A biodegradable soy-based hydraulic fluid developed by U.S. Department of Agriculture scientists is now being used to operate the elevator system in the Statue of Liberty in New York City.

The work is part of ongoing research by scientists with USDA's Agricultural Research Service to develop new products from soybeans.

"Our scientists are continuing to find new uses for soybean-based products that go beyond everyday foods," said Edward B. Knipling, ARS administrator. "This is the latest example of how our scientists have found an alternative to petroleum-based lubricants."

Until recently, Lady Liberty's elevator ran on mineral oil formulations derived from petroleum. In February 2002, Jeff Marrazzo, the building and utilities foreman for the National Park Service on Liberty Island, N.Y., contacted Sevim Erhan, an ARS chemist in Peoria, Ill., about an idea for an environmentally friendly alternative.

Marrazzo had learned of Erhan and colleagues' development of printing inks and other vegetable oil-based products at the ARS National Center for Agricultural Utilization Research in Peoria. Marrazzo asked whether Erhan's team could bring that same expertise to bear in creating a hydraulic elevator fluid that would readily biodegrade in the environment, come from a renewable resource, be produced by an economical and non-polluting process, and meet industrial safety and performance standards.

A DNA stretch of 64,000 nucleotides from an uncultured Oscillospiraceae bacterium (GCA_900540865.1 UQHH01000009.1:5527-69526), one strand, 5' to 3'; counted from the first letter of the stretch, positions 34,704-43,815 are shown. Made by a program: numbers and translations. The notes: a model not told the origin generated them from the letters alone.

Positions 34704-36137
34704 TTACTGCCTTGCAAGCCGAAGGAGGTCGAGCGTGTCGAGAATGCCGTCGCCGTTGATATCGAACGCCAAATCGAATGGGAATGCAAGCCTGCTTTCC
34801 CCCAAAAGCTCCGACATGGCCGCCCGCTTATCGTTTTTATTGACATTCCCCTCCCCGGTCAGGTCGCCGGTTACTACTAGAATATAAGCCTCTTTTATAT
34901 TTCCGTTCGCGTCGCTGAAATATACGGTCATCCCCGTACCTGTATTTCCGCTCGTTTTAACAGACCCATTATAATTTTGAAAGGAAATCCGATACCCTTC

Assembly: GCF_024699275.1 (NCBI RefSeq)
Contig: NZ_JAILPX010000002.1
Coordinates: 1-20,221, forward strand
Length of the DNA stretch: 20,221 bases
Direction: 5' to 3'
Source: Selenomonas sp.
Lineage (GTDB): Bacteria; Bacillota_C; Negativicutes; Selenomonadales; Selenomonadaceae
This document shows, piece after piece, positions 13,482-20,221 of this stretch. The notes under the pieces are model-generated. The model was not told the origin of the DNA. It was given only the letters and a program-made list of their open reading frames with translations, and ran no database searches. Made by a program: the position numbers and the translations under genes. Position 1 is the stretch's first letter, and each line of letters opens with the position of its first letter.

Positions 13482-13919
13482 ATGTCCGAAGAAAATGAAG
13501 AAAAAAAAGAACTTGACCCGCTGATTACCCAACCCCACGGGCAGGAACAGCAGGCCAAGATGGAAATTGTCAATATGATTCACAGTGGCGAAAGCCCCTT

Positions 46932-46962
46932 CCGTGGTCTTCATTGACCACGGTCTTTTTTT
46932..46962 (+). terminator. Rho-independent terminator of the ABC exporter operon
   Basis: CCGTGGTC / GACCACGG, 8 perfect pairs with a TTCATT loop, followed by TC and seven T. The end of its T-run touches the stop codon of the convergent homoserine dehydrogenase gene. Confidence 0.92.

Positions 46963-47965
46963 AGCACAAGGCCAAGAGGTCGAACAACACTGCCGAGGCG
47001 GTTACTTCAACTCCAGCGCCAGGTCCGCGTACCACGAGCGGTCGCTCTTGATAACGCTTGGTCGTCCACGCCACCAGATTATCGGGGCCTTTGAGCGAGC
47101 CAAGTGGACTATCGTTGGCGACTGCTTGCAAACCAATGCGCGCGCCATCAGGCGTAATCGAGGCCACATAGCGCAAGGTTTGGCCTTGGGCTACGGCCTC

Of the candidate vegetable oils, Erhan chose soy oil because of its low cost, chemical versatility and availability as a homegrown resource. At the ARS center's Food and Industrial Oil Research Unit, Erhan's team examined the chemical structure and function of mineral oil fluids and then used the information to devise their bio-based formulation using modified soy oil.

In tests, the soy-based hydraulic fluid worked as well as or better than the mineral oil products, particularly in terms of lubricity, biodegradability and reduced flammability.

Agri-Lube Inc. of Defiance, Ohio, scaled up production of the soy-based fluid, including a 1,000-gallon batch that's been used to operate Lady Liberty's elevator since Nov. 14, 2002. Agri-Lube is negotiating with ARS for licensing rights to commercially produce the soy-based fluid.

ARS is the USDA's chief in-house scientific research agency.